In a free country, you’d think that if a group of parents were unhappy with the way their children were being taught and they wanted to set up their own learning center, why heck, that would be a simple thing to do.
You would be wrong.
Kindergarten-through-12th-grade education in the United States is held in a stranglehold by national and statewide teacher unions, and those institutions brook no competition. Unless you are among the wealthy or are willing to devote yourself to teaching your children yourself (and are willing to jump through the various hoops and comply with the myriad regulations required before being allowed to do so), there are virtually no alternatives other than the big-government school in your neighborhood.
And that suits the teachers’ unions just fine.
Oh, sure, there are charter schools, but those are kept on a short leash — particularly here in California — by the union watchdogs that regard any competition to their money train as an insult or as part of a “right-wing conspiracy.”
That so many school boards buy the premise of right-wing conspiracies and other fallacies when and/or if a parent objects to, say, drag queens officiating elementary school events, the introduction of transgender-promoting books and other “progressive” subjects to first-, second-, or third-graders is baffling, as is active opposition to common-sense proposals to require teachers to inform parents of a change in a child’s status.
Which is why veteran teacher Christy Lozano became a candidate for the position of Santa Barbara County superintendent of schools. She lost — the entire education establishment coalesced in opposition to her — but she put up a good fight, especially after the first response to her candidacy was a legal challenge to her right to run.
The election is over, the incumbent stayed in her cushy $300,000-plus-a-year sinecure, and absolutely nothing has changed in the schools and/or the system. That parents, principals, teachers, superintendents, and school board members seem content that less than 50% of students in the Santa Barbara Schools System pass even their low-grade competency tests is also baffling.
So Ms. Lozano, in contemplation of her options, has decided that rather than going back to teaching within the system, she’d put together a team of teachers, advisers and backers to help create what she is calling the Honest Education Learning Project, which, she says, will offer “a healthy alternative that includes a back-to-basics traditional curriculum and a proven small-group learning environment.”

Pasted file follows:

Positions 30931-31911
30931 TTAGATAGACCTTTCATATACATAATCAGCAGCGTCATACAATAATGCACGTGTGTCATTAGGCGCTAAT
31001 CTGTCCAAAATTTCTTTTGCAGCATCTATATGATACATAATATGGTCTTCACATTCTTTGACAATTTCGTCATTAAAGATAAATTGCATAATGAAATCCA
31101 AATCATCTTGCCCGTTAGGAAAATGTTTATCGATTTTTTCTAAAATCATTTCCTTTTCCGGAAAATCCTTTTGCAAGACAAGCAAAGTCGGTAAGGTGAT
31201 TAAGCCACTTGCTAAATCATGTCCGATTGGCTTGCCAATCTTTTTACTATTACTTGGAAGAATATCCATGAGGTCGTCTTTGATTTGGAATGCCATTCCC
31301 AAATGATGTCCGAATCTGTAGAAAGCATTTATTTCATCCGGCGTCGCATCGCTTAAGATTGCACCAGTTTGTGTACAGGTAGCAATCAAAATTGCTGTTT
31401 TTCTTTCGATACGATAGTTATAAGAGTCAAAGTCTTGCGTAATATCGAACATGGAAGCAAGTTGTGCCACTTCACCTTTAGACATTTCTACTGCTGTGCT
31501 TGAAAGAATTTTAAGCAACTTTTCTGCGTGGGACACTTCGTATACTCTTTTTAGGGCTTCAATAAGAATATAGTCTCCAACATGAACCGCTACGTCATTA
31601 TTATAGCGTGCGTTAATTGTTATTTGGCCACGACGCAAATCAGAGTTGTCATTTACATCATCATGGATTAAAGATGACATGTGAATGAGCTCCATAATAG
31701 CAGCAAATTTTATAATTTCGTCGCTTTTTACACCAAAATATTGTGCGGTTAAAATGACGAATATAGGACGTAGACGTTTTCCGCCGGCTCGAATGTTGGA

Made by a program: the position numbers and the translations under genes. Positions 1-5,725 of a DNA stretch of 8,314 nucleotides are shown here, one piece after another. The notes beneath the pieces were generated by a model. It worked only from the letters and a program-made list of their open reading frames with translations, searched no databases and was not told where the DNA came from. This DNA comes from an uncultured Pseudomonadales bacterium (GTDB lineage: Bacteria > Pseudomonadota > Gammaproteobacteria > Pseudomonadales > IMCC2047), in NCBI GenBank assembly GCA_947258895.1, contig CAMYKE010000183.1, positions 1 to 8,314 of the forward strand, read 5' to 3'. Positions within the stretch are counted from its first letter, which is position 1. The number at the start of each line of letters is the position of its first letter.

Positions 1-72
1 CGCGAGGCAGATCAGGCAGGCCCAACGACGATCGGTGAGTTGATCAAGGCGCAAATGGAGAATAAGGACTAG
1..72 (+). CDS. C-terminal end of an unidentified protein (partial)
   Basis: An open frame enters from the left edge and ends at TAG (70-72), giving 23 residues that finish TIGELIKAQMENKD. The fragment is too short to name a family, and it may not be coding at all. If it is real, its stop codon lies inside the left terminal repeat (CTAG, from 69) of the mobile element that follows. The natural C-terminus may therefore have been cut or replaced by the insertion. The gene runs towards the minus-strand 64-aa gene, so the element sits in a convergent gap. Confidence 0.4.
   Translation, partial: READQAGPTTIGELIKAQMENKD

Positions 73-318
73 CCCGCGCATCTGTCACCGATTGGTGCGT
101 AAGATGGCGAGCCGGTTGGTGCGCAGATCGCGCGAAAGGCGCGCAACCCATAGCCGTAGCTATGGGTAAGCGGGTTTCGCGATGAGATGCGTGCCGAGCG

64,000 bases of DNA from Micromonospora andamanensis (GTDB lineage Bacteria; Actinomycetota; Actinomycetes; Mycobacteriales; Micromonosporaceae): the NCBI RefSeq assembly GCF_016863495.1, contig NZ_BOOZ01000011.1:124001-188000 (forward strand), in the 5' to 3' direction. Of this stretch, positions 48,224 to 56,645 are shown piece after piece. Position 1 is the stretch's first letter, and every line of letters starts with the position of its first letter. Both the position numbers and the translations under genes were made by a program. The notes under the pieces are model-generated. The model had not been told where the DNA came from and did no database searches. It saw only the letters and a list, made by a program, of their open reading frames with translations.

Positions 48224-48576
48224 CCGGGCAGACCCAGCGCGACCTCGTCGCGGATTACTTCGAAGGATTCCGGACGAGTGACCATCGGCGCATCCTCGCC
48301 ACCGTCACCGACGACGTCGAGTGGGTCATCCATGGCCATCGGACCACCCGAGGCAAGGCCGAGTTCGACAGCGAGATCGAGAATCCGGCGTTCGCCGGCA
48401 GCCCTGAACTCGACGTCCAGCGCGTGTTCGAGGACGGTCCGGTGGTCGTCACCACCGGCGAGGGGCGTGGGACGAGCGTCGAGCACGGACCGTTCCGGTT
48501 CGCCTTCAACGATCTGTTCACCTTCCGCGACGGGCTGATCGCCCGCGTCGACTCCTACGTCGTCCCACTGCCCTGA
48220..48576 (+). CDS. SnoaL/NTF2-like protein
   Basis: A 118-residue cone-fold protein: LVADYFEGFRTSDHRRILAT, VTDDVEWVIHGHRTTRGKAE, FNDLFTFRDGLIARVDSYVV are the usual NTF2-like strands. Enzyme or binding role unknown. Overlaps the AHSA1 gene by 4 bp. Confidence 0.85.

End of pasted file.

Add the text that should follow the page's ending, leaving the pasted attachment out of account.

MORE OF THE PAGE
Her goal is a five-day-a-week, 8:30 a.m. to 2 p.m. learning environment for students from kindergarten to 12th grade. “Class sizes,” she says, “would be limited to 12, and students could stay after 2 p.m., up to 6 p.,m. and dinner would be offered.”
The H.E.L.P. program’s focus will be on English Language Arts, STEAM (science, technology, engineering, art and math), physical education, sports, health, Spanish and electives such as cooking, garden, music, astronomy, etc.
There would probably be no emphasis whatsoever on transgender possibilities or critical race theory, but that’s just my guess.
Tuition is pegged at $7,500 for a 15-week semester, but much of the cost could be lessened by parental involvement, grants and other set-asides.
“We don’t expect that anyone would be paying that,” Christy tells me. She explains that “a combination of scholarships and volunteering (by parents or the community) brings the price down to near zero for low-income and/or first-generation children.” She also says that part of what makes this model especially effective “is that we require parents to participate in their children’s education.”
She was prepared to present her plan to some 30 interested parents on Wednesday at the Boys and Girls Clubs in Goleta, but her presentation was canceled at the last minute because of unexplained and unrevealed “anonymous” complaints.
“The precise nature of these complaints was not disclosed,” Christy says in a statement she sent to me, “nor were the names of those who made them. What is clear is that those who have complained are, at best, willfully uninformed or, at worst, have agendas that do not include high-quality educational outcomes for low-income, first-generation children. The fact that anyone would stoop so low as to pressure a renowned organization like United Boys and Girls Club to withhold educational opportunities for disadvantaged youth is unconscionable.”
Of course, she’s right about that, but my guess is that whoever those “anonymous” callers, texters, and/or e-mailers are, they probably have a stake in maintaining the disgraceful educational status quo.
Ms. Lozano has asked for the opportunity to hold another public meeting to address misinformation, complaints, and concerns, but — at least as of this writing — Michael Baker, the executive director of the United Boys and Girls Clubs of Santa Barbara County, has declined to set aside a date or a meeting place, although he did promise Ms. Lozano that he would revisit the matter and share the goals of H.E.L.P. with his board members on Aug. 16.
Christy says her hope is “that either the United Boys and Girls Club or another such organization will partner with H.E.L.P. to bring high-quality, proven educational outcomes to the most underserved.”
Her goal is both ambitious and noble. It won’t be easy — her detractors are determined and powerful — but I wish her great success in this endeavor as I don’t believe you’ll find a more dedicated, sincere and earnest supporter of good solid childhood education than Christy Lozano.
She can be contacted via firstname.lastname@example.org, or you can visit her website, www.honesteducation.org, to learn more.
James Buckley is a longtime Montecito resident. He welcomes questions or comments at email@example.com. Readers are invited to visit jimb.substack.com, where Jim’s Journals are on file. He also invites people to subscribe to Jim’s Journal.